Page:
Schaefer v. Schaefer, No. 08–2009.

CourtUnited States State Supreme Court of Iowa
Writing for the CourtCADY, Chief Justice.
Citation795 N.W.2d 494
PartiesLarry SCHAEFER and Elaine Schaefer, Husband and Wife, Appellees,v.Raymond SCHAEFER, Appellant.G.R.D. Investments, LLC, Appellant,v.Larry Schaefer and Elaine Schaefer, Husband and Wife, Appellees.
Decision Date30 March 2011
Docket NumberNo. 08–2009.

795 N.W.2d 494

Larry SCHAEFER and Elaine Schaefer, Husband and Wife, Appellees,
v.
Raymond SCHAEFER, Appellant.G.R.D.
Investments, LLC, Appellant,
v.
Larry Schaefer and Elaine Schaefer, Husband and Wife, Appellees.

No. 08–2009.

Supreme Court of Iowa.

Feb. 25, 2011.Rehearing Denied March 30, 2011.


[795 N.W.2d 495]

Steven R. Bakke of Bakke Law Office, Forest City, for appellants.Peter C. Riley of Tom Riley Law Firm, P.L.C., Cedar Rapids, for appellees.CADY, Chief Justice.

In this quiet title action, we must decide whether, under Iowa law, a bankruptcy court's order voiding a debtor's transfer of real estate to a transferee automatically returns the property titles to the debtor. The district court found in favor of the Schaefers after the bankruptcy court voided the transfer of the property from the Schaefers to G.R.D. in favor of the trustee. We transferred the case to the court of appeals. The court of appeals reversed the district court, finding the property titles remained with G.R.D. after bankruptcy. On further review, we vacate the decision of the court of appeals and reverse the decision of the district court.

I. Background Facts and Proceedings.

Larry and Elaine Schaefer are husband and wife. They live in Cerro Gordo County where they own land and farm for a living. The Schaefers began to experience financial troubles after a $127,125 judgment was entered against Larry in 1998 for breach of a grain contract.

[795 N.W.2d 496]

In January 2001, the Schaefers formed a limited liability company called G.R.D. Investments (G.R.D.). The Schaefers designated themselves managers and listed their sons, Raymond and Dean Schaefer, as members. As part of the employment agreement with G.R.D., the Schaefers agreed to convey all the real estate they owned, except their homestead, to G.R.D. In May 2003, the Schaefers satisfied the judgment from the 1998 contract dispute.

In October 2003, the Schaefers filed for Chapter 7 bankruptcy in the United States Bankruptcy Court for the Northern District of Iowa. The court's appointed trustee brought an adversary proceeding against the Schaefers in March 2004. The action challenged the 2001 property conveyances as fraudulent under 11 U.S.C. § 544(b)(1) (2000) and accompanying state law, Iowa Code chapter 684 (2003).

On September 21, 2005, the bankruptcy court entered an order finding the transfers to G.R.D. were “avoidable.” Following the order, G.R.D. and the Schaefers entered into a settlement agreement with the trustee for the value of the property conveyed to G.R.D.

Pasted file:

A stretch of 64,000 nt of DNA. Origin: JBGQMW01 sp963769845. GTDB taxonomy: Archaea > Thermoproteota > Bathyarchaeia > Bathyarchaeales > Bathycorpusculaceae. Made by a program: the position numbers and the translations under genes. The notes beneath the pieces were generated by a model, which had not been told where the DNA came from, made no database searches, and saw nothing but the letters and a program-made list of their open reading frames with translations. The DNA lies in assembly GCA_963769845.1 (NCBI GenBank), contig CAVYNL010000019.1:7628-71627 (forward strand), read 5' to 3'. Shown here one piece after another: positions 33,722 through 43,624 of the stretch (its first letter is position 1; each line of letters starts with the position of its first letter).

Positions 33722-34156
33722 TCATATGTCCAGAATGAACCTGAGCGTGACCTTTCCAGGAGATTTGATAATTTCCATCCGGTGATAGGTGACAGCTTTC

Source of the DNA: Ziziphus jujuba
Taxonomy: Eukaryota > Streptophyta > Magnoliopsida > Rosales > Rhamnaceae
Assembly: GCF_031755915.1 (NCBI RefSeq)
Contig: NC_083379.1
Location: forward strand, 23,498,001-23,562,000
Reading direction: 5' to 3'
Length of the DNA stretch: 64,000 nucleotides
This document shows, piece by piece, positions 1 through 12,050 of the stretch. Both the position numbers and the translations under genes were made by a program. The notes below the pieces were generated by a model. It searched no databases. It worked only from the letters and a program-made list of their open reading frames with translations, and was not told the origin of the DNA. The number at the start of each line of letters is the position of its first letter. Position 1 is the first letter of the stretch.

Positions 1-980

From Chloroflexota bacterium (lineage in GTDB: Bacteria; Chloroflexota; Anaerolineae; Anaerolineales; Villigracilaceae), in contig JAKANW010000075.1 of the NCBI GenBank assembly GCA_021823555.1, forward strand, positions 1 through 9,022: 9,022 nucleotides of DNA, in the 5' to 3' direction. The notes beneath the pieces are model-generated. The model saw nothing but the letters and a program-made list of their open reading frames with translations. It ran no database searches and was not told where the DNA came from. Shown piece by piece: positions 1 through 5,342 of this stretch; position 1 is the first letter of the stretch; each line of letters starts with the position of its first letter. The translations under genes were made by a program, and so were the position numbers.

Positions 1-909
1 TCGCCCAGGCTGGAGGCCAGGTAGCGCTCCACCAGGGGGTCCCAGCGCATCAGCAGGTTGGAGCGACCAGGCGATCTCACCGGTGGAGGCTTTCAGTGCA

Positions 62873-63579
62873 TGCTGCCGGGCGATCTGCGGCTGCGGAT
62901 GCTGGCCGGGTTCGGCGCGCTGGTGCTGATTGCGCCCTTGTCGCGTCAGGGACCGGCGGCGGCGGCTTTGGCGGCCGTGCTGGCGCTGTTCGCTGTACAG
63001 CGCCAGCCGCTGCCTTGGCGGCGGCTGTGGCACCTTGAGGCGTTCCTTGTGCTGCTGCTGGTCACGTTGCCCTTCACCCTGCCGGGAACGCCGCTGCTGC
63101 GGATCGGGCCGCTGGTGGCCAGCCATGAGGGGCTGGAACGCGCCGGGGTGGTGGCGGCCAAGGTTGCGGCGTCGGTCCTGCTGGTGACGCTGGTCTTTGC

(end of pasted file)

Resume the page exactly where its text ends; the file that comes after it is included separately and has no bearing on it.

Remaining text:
In March 2006, the trustee moved to amend the court's order that found the transfers “avoidable.” The trustee asserted the order should have referred to the status of the transfers as “void.” In an order dated June 7, 2006, the court granted the trustee's motion and changed the order to declare the transfers were “void.” The final order stated the “debtors' transfers of real property to G.R.D. Investments, L.L.C. by quit claim deeds dated on or about January 16 and 17, 2001, are void under 11 U.S.C. § 544(b)(1).”

The trustee filed a “Satisfaction of Judgment,” dated March 22, 2006. The filing referenced the amended order entered on June 7, 2006. The trustee, however, did not liquidate the real estate for a cash distribution to creditors. Instead, the settlement money was paid to the trustee after the amended order was entered. The Schaefers were eventually granted a discharge from bankruptcy.

Following the bankruptcy, the Schaefers consulted with a certified public accountant regarding the potential income tax consequences of the order by the bankruptcy court that voided the transfers. The accountant interpreted the order to simply mean G.R.D. no longer owned the property. He recommended the Schaefers claim the property's income for that year as their own.

The Schaefers' son, Raymond, farmed the land and paid rent to the Schaefers. In 2007, Raymond failed to pay the Schaefers rent. In response, the Schaefers initiated an eviction action in district court in Cerro Gordo County. Raymond and G.R.D. responded to the lawsuit by filing an action to quiet title to the property in favor of G.R.D. The two actions were consolidated and heard by the district court on June 5, 2008.

The district court ultimately made two rulings in this case. On August 13, 2008, the court entered a ruling finding G.R.D. to be the owner of the property. It reasoned that, under Iowa fraudulent conveyance law, the bankruptcy court's decision to void the transfers to G.R.D. as fraudulent did not alter the relative property rights of G.R.D. and the Schaefers as parties to the transaction. The court found the rights of the parties were not altered when the judgment granted to the bankruptcy court was satisfied without selling the property. The court determined the Schaefers were entitled to immediate possession of their forty-acre homestead, but title to the nonexempt land conveyed to G.R.D. prior to bankruptcy remained with G.R.D.

[795 N.W.2d 497]

The Schaefers filed a motion for enlargement of findings claiming the ruling was “based on a misunderstanding of the relationship between a trustee's avoidance rights under bankruptcy law[ ] and applicable state law on the rights of creditors to avoid transfers.” In response, the district court modified its ruling in an order dated November 12, 2008. In its modified order, the court concluded the bankruptcy trustee acquired all of the Schaefers' real estate once the bankruptcy court entered the judgment that voided the transfer of the land to G.R.D. by operation of law. Accordingly, the court held the real estate had been returned to the Schaefers, like all undistributed property of the estate, at the conclusion of the bankruptcy case. Thus, the court reversed its prior holding and quieted title to all the disputed real estate in favor of the Schaefers.

G.R.D. and Raymond Schaefer appealed. We transferred the case to the court of appeals, and the court of appeals reversed the district court. In its decision, the court found “the bankruptcy court's amended June 7, 2006 order did not by itself transfer title to the properties to the trustee and/or that the satisfaction of judgment had the effect of releasing that order.” Additionally, the court took judicial notice of the actual date the trustee filed the satisfaction of judgment pertaining to the voided transfer as “early 2007.” The court ultimately decided G.R.D. owned the property under two separate holdings. First, it held the judgment was not itself sufficient to transfer title to the properties and the trustee would have had to obtain title to the properties to include them in the estate. Second, the court determined the satisfaction of judgment filed after the bankruptcy court's judgment released the judgment. The court concluded that a judgment voiding transfers as fraudulent is effectively a judgment making the transfers “voidable” not void. Additionally, the court recognized the trustee did not distribute the remaining properties or proceeds to the debtors at the conclusion of the bankruptcy as is customarily required for undistributed property of the estate.